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January 27, 1989 - Image 70

Resource type:
Text
Publication:
The Detroit Jewish News, 1989-01-27

Disclaimer: Computer generated plain text may have errors. Read more about this.

1 COOKING I

FR EE!
Manischewitz,
Manischewilz®

1989 PASSOVER RECIPE GUIDE.

What Makes 'Perfect'
Fundraiser Cookbook

GLORIA KAUFER GREENE

Special to The Jewish News

A

And Receive 500 in Coupons

Our new 1989 Passover Recipe Guide is more beautiful than ever! And we at
Manischewitz hope it will make your holiday celebration more beautiful than ever.
Our Guide features two menu suggestions plus special recipes for dishes like
Nippy Fish Canapes, Veal Concord and Peach Shalet.
You'll also find a 250 coupon for any size Manischewitz Premium Gold Gefilte
Fish and a 250 coupon for any Manischewitz Cake Mix or Muffin Mix. Send for
your free copy now and have a very happy and Kosher Passover!

COUPONS EXPIRE APRIL 25, 1989

Mail coupon. to: RECIPE GUIDE, P.O. BOX 484A, JERSEY CITY, N.J. 07303-0484.
Please send the FREE 1989 Manischewitz Passover Recipe Guide to:

1

Name

Address

L

City

State

One Recipe Guide Per Request. Request will not be processed without zip code.
Offer good while supply lasts. Allow 3 to 5 weeks for delivery.

Zip

PLEASE PRINT CLEARLY .

_J

BAGEL DELI & PRODUCE CO.

6088 W. MAPLE AT FARMINGTON RD. • W. Bloomfield • 851-9666

OPEN MON. THRU SAT. 9 TO 6

SUNDAY 8 TO 3

THE PLACE FOR SMOKED FISH
THE FINEST SMOKED FISH & DELI TRAYS
HANDOUT NOVA LOX

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A Third Generation Roofing Family in Detroit

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Contractors
Association
Free Inspections
646-2452

70

FRIDAY, JANUARY 27, 1989

1

s a food writer for

many years, I have
seen (and reviewed)
dozens of self-published fund-
raiser cookbooks. The vast
majority have been recipe col-
lections from members of
Jewish organizations or
sisterhoods.
A few of these cookbooks
have been so excellent that
they verged on professional
and sold tens-of-thousands of
copies all over the country.
Others were little more than
a few mimeographed pages
stapled together primarily for
use among members and
their relatives. Most were in-
between, with moderate sales
reaching beyond the im-
mediate group.
As I've perused these books,
I've often considered what
made one book more appeal-
ing and saleable than
another. And, after writing
several professionally-pub-
lished cookbooks and hun-
dreds of food articles, I've
learned a lot about the details
of producing a good cookbook.
The following tips are a
combination of all this in-
sight. The list is subjective
and just a guide. It is meant
to be an overview of the
"perfect fundraiser cook-
book" from a professional's
point of view. Many groups
may not have the funds to in-
itially invest in such a book
(though it may eventually
bring much higher returns).
Or they might have the
people-power or expertise to
produce it. However, at least
some of the following tips
should be helpful in putting
together any type of fund-
raiser cookbook.
• THE COVER: The front
cover should feature bright
colors with the title in bold,
easy-to-read to print. Both
covers should be plastic or
plastic-coated, not flimsy
cardboard that easily bends
and stains. A nice touch is to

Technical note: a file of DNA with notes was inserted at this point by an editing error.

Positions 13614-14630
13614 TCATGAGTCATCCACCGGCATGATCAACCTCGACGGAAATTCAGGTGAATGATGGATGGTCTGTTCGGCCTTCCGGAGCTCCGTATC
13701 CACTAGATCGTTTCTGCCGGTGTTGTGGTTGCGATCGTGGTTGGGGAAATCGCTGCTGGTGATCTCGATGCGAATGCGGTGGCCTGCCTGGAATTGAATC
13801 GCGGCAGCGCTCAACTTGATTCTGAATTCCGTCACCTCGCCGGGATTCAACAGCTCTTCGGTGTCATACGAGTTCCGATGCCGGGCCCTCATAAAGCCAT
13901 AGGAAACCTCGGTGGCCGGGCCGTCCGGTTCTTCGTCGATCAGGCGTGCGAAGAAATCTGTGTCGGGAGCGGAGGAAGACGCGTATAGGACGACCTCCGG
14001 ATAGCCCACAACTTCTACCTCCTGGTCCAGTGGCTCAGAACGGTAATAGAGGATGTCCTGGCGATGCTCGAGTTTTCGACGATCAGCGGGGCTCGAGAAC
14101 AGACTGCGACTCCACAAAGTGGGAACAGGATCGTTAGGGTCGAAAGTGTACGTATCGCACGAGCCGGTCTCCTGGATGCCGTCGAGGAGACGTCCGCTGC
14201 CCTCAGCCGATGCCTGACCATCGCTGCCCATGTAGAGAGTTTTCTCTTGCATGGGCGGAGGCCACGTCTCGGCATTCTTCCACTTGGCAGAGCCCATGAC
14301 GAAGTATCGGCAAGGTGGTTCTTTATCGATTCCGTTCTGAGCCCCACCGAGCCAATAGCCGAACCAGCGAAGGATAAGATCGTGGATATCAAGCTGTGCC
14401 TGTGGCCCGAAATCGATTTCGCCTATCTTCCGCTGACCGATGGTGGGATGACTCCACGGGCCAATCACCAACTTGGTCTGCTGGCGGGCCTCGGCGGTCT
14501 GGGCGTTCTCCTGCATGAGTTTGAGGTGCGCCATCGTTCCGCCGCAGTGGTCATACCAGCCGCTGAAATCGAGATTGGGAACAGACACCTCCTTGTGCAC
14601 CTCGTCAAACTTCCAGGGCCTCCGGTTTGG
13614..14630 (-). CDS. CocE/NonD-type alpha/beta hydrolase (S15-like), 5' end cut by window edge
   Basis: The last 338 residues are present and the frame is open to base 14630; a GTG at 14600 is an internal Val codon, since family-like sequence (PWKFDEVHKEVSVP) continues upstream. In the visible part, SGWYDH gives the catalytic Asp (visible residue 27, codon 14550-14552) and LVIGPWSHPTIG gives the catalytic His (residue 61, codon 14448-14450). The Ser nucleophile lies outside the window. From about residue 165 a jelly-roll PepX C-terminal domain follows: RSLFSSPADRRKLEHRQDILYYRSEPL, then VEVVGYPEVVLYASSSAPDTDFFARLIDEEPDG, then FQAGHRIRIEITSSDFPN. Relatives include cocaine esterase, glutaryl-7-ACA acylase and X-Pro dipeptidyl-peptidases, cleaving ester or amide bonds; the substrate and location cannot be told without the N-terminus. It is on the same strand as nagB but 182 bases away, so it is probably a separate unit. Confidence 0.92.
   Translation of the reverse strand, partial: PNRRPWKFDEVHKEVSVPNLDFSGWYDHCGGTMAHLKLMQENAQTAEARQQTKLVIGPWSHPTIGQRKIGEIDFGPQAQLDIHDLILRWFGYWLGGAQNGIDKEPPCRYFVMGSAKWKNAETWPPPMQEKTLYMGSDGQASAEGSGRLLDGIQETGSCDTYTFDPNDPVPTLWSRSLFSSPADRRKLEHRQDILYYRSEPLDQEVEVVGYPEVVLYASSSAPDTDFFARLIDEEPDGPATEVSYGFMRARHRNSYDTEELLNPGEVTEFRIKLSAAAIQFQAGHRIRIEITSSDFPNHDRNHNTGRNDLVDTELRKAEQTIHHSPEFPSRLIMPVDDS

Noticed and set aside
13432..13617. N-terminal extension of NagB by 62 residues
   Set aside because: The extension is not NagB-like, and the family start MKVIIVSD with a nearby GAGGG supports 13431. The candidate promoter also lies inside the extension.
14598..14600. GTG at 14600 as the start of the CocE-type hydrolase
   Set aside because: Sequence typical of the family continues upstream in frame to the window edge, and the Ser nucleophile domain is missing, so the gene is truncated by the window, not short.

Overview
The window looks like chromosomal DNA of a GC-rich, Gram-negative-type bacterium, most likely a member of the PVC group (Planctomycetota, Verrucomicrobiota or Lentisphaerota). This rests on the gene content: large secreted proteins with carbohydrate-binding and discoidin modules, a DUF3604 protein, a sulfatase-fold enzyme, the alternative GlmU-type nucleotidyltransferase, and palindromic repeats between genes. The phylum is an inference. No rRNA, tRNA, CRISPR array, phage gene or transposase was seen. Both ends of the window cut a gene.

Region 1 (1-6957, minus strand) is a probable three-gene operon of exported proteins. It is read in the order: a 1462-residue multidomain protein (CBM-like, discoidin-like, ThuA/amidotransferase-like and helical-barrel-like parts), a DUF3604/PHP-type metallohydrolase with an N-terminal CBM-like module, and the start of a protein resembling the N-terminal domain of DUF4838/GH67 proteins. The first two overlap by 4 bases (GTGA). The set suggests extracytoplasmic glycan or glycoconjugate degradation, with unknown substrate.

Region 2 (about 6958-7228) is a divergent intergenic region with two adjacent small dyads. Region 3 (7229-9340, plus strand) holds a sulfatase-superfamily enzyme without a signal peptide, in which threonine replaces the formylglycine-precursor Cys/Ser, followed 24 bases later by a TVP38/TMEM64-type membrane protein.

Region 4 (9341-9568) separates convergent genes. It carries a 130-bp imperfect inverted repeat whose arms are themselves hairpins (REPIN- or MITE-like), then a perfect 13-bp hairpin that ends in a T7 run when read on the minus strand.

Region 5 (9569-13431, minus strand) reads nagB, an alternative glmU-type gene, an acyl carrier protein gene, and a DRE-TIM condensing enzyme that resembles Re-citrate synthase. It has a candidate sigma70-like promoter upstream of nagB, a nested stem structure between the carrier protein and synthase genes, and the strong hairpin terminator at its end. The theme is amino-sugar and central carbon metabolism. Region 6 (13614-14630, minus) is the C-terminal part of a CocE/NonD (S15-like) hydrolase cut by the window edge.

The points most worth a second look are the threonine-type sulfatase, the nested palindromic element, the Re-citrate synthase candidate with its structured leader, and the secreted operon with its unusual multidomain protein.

have the cover illustration tie
into the title or organization.
• THE BINDING: Almost
all fundraiser cookbooks have
plastic loop bindings, but they
are not equal. Some are
rounder and sturdier than
others, making it possible to
flip through the pages with-
out having them stick, and to
have the book easily lie flat
when opened. The title
should be clearly printed on
the binding, so the book can
be easily located on book-
shelves (at home and in
bookstores).

• THE TITLE: The title
should be short, catchy and
easy to remember, but not
overly cute. It's best to avoid
misspelling for the sake of
cleverness, such as "The Kozy
Kosher Konnection," since it
appears amateurish.
• TYPEFACE: A profes-
sionally typeset cookbook
looks incredibly better than
reprinted typewritten text
(unless you have access to a
computer and laser printer
with typesetting ability).
Choose a simple type that is

clear and large enough to be
easily read. Ingredients
should be in boldface or italics
so they stand out from the
text. The text should be both
left and right justified, that is,
with even margins on both
sides (like this column).
• COPYRIGHT: If the book
is expected to ever have wide
circulation, it should be
copyrighted. For information,
contact the U.S. copyright of-
fice in Washington, D.C.
• CREDITS: In the beginn-
ing of your cookbook, give
credit to all those who played
a major roll in production: the
editor, promotional chairper-
son, cookbook chairperson
and committee, typists, proof-
readers, rabbi who reviewed
the recipes for kashrut
verification, etc. To give the
inside a more professional
look, some cookbooks
alphabetically list all recipe
contributors at the beginning
or end of the book, rather
than put a name with each
recipe.
• BACKGROUND INFOR-
MATION: A brief description
of the organization, com-
ments on work done for the
cookbook, source of the title,
etc., not only makes the book
more interesting but provides
good material for columnists
reviewing the book. On the
other hand, it is usually not
necessary to provide a corn-
plete treatise on kashrut or
details about celebration of
the Jewish holidays as this in-
formation is widely available
in other sources.
• RECIPE SOURCES: Just
as it is suggested that you
copyright your own book to
protect its contents from
Continued on Page 72

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